A week after police arrested government officials over the Sh63 billion Arror and Kimwarer dams scandal, a huge row is simmering between broke Italian firm CMC Di Ravenna and its local creditors who have been asked to wait for two years before getting paid.
The row signifies the magnitude of the scandal which has seen the prosecution of former Finance Cabinet Secretary Henry Rotich, his Principal Secretary Kamau Thugge and senior managers of Kerio Valley Development Authority.
It has also emerged that the construction company could be much more indebted than previously thought.
Six Kenyan firms have opposed plans by the firm to leave its local creditors at the mercy of Italy's courts where it has filed for bankruptcy.
CMC Di Ravenna owes €1.822 billion (Sh210.74 billion) to several firms across the globe.
While this revelation was made in CMC's proposal to repay creditors, there are fears that the company might leave Kenyan firms in a financial quagmire.
The Italian firm owes an undisclosed amount to 251 firms but only Barclays Bank, Charleston Travel Limited, Oilfield Movers, Rift Valley Water Services Board, CK Patel Limited and Siginon Group Limited have come out to fight CMC Di Ravenna's plans to keep local creditors at bay.
CMC has filed an application seeking to have the bankruptcy proceedings in Ravenna recognised by Kenyan courts, which would force local creditors to abide by the court ruling in Italy.
But Siginon Group argues that Kenya's quest to recover funds already paid out to CMC Di Ravenna will be hampered as local authorities will also be at the mercy of the Italy proceedings.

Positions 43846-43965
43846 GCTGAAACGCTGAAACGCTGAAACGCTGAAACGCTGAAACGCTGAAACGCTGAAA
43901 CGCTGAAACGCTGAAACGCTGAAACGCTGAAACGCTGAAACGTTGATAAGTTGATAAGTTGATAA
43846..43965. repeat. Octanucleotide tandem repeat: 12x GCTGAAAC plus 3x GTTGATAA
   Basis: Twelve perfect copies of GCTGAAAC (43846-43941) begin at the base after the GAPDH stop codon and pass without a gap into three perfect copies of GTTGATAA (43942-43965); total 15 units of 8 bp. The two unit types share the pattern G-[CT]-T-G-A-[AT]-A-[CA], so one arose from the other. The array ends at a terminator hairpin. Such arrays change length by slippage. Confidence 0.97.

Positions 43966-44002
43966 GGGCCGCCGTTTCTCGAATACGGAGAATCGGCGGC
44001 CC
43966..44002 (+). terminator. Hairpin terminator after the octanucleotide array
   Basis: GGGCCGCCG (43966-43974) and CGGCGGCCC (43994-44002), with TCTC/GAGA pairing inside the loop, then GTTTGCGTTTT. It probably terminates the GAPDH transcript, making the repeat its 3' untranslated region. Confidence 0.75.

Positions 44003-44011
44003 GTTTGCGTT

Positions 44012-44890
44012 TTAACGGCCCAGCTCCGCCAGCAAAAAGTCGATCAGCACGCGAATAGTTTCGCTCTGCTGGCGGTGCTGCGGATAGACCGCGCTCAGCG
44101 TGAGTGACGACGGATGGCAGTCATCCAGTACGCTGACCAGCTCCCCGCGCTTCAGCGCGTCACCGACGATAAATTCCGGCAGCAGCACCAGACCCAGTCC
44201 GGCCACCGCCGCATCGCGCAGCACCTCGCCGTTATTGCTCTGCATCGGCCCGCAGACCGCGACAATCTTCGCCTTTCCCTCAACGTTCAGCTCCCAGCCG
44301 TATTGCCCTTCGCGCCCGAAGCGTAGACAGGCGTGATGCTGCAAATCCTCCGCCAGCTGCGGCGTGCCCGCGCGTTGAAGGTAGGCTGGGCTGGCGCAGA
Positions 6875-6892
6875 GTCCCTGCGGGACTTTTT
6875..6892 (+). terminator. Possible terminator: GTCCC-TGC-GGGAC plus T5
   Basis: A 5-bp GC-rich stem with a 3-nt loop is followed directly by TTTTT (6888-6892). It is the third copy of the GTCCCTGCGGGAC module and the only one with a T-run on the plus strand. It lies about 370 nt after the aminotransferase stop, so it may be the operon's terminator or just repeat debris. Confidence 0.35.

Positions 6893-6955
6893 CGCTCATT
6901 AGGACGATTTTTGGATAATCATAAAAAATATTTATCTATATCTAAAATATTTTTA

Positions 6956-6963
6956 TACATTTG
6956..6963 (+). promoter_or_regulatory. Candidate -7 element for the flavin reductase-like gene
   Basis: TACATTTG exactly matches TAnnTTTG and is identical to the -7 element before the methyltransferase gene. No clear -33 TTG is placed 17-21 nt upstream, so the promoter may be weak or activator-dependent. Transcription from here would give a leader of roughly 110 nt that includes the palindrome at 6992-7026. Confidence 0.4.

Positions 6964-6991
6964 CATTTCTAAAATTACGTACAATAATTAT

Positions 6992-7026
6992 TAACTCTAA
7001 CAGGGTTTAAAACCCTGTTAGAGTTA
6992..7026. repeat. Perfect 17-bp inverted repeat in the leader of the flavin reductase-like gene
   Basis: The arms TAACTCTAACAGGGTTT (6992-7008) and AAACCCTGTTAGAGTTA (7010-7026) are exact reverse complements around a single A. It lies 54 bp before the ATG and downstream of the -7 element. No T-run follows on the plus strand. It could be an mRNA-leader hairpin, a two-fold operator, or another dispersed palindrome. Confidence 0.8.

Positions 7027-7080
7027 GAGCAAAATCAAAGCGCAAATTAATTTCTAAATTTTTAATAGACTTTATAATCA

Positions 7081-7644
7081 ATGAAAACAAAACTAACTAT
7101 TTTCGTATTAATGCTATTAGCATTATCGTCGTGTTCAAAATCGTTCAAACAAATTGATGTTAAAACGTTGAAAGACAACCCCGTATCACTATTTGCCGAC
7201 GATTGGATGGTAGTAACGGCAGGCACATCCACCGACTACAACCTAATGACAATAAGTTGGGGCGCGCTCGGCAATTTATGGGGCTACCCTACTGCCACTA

"The jurisdictional authority over CMC's assets, including the proceeds allegedly paid out to CMC for the construction of Arror and Kimwarer dams and all outstanding sums due to creditors in Kenya, would be subjected to the jurisdiction of a foreign court," Siginon Group says.
Siginon has also faulted CMC Di Ravenna for failing to disclose the proposals it made to Italian courts, arguing that the secrecy has denied local creditors the opportunity to make informed decisions on how to proceed.
Though Siginon has not revealed the nature of its debt, investigations had revealed that 10 vehicles CMC Di Ravenna bought were stored at Siginon's Jomo Kenyatta International Airport warehouse.
Another 17 vehicles were stored in another warehouse owned by Mitchell Cotts.
CMC has suggested that expenses deductible before tax estimated at €49.191 million be paid in full, then creditors can be catered for afterwards.